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3. Model selection: choosing estimators and their parameters

3.1. Score, and cross-validated scores

As we have seen, every estimator exposes a score method that can judge the quality of the fit (or the prediction) on new data. Bigger is better.

>>> from scikits.learn import datasets, svm
>>> digits = datasets.load_digits()
>>> X_digits =
>>> y_digits =
>>> svc = svm.SVC()
>>>[:-100], y_digits[:-100]).score(X_digits[-100:], y_digits[-100:])

To get a better measure of prediction accuracy (which we can use as a proxy for goodness of fit of the model), we can successively split the data in folds that we use for training and testing:

>>> import numpy as np
>>> X_folds = np.array_split(X_digits, 3)
>>> y_folds = np.array_split(y_digits, 3)
>>> scores = list()
>>> for k in range(3):
...     # We use 'list' to copy, in order to 'pop' later on
...     X_train = list(X_folds)
...     X_test  = X_train.pop(k)
...     X_train = np.concatenate(X_train)
...     y_train = list(y_folds)
...     y_test  = y_train.pop(k)
...     y_train = np.concatenate(y_train)
...     scores.append(, y_train).score(X_test, y_test))
>>> print scores
[0.41068447412353926, 0.41569282136894825, 0.42737896494156929]

This is called a K-Fold cross-validation.

3.2. Cross-validation generators

The code above to split data in train and test sets is tedious to write. The scikits.learn exposes cross-validation generators to generate list of indices for this purpose:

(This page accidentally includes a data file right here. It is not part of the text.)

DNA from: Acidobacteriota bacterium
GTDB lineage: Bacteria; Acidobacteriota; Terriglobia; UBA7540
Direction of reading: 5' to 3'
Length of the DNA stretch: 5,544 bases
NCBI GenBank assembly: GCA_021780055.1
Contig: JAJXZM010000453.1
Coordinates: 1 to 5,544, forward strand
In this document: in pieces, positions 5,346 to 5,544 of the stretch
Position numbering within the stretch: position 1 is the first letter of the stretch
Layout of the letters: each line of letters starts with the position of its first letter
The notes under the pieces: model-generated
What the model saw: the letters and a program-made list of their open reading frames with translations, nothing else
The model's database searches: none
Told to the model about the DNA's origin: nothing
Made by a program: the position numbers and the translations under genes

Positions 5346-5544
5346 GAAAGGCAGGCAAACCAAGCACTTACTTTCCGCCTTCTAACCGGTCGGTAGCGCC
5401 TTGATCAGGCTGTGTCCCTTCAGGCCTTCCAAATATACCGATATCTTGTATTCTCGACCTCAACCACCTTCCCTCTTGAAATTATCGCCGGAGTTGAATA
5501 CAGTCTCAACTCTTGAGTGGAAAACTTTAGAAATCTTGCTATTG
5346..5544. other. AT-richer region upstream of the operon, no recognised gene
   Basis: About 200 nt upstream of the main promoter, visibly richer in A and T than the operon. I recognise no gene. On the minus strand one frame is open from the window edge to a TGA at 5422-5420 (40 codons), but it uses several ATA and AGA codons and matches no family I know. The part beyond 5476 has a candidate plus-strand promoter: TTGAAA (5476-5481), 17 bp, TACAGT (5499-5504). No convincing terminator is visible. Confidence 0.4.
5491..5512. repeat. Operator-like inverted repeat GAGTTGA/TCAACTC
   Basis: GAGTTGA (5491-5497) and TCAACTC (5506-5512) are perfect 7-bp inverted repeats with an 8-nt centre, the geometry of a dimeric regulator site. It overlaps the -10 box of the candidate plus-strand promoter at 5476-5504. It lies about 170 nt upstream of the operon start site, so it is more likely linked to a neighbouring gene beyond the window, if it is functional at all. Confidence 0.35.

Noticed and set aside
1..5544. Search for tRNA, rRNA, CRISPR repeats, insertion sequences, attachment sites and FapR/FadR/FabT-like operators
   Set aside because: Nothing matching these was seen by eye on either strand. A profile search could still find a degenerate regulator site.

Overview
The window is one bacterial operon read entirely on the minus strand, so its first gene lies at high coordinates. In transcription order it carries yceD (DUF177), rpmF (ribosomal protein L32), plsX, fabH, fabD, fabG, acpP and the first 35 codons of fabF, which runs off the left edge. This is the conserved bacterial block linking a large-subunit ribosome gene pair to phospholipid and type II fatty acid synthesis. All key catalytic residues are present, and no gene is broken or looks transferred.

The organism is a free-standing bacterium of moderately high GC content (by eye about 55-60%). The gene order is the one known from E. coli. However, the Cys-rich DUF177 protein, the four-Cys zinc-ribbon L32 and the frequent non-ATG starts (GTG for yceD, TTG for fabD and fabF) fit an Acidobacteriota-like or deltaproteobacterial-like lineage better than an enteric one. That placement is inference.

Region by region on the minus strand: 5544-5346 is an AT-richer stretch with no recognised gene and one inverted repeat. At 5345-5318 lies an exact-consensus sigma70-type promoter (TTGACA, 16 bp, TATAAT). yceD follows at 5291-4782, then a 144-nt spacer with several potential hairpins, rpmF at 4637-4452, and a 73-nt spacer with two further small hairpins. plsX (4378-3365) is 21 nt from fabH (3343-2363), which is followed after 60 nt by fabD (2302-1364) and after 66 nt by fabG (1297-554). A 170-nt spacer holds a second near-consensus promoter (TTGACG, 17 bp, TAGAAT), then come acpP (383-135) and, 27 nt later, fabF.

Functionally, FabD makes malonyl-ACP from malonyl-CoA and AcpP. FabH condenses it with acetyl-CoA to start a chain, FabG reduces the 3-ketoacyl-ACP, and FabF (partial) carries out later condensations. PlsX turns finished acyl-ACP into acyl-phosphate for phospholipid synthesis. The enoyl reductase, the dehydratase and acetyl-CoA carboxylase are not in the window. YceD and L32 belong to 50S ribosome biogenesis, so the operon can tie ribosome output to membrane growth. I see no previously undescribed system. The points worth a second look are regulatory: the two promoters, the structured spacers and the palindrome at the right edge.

>>> from scikits.learn import cross_val
>>> k_fold = cross_val.KFold(n=6, k=3, indices=True)
>>> for train_indices, test_indices in k_fold:
...      print 'Train: %s | test: %s' % (train_indices, test_indices)
Train: [2 3 4 5] | test: [0 1]
Train: [0 1 4 5] | test: [2 3]
Train: [0 1 2 3] | test: [4 5]

The cross-validation can then be implemented easily:

>>> kfold = cross_val.KFold(len(X_digits), k=3)
>>> [[train], y_digits[train]).score(X_digits[test], y_digits[test])
...          for train, test in kfold]
[0.41068447412353926, 0.41569282136894825, 0.42737896494156929]

To compute the score method of an estimator, the scikits.learn exposes a helper function:

>>> cross_val.cross_val_score(svc, X_digits, y_digits, cv=kfold, n_jobs=-1)
array([ 0.41068447,  0.41569282,  0.42737896])

n_jobs=-1 means that the computation will be dispatched on all the CPUs of the computer.

Cross-validation generators
KFold(n, k) StratifiedKFold(y, k) LeaveOneOut(n) LeaveOneLabelOut(labels)
Split it K folds, train on K-1, test on left-out Make sure that all classes are even accross the folds Leave one observation out Takes a label array to group observations


On the digits dataset, plot the cross-validation score of a SVC estimator with an RBF kernel as a function of gamma (use a logarithmic grid of points, from 1e-6 to 1e-1).

3.3. Grid-search and cross-validated estimators

3.3.2. Cross-validated estimators

Cross-validation to set a parameter can be done more efficiently on an algorithm-by-algorithm basis. This is why, for certain estimators, the scikits.learn exposes “CV” estimators, that set their parameter automatically by cross-validation:

>>> from scikits.learn import linear_model, datasets
>>> lasso = linear_model.LassoCV()
>>> diabetes = datasets.load_diabetes()
>>> X_diabetes =
>>> y_diabetes =
>>>, y_diabetes)
LassoCV(alphas=array([ 2.14804,  2.00327, ...,  0.0023 ,  0.00215]),
    copy_X=True, cv=None, eps=0.001, fit_intercept=True, max_iter=1000,
    n_alphas=100, normalize=False, precompute='auto', tol=0.0001,
>>> # The estimator chose automatically its lambda:
>>> lasso.alpha

These estimators are called similarly to their counterparts, with ‘CV’ appended to their name.


On the diabetes dataset, find the optimal regularization parameter alpha.

Bonus: How much can you trust the selection of alpha?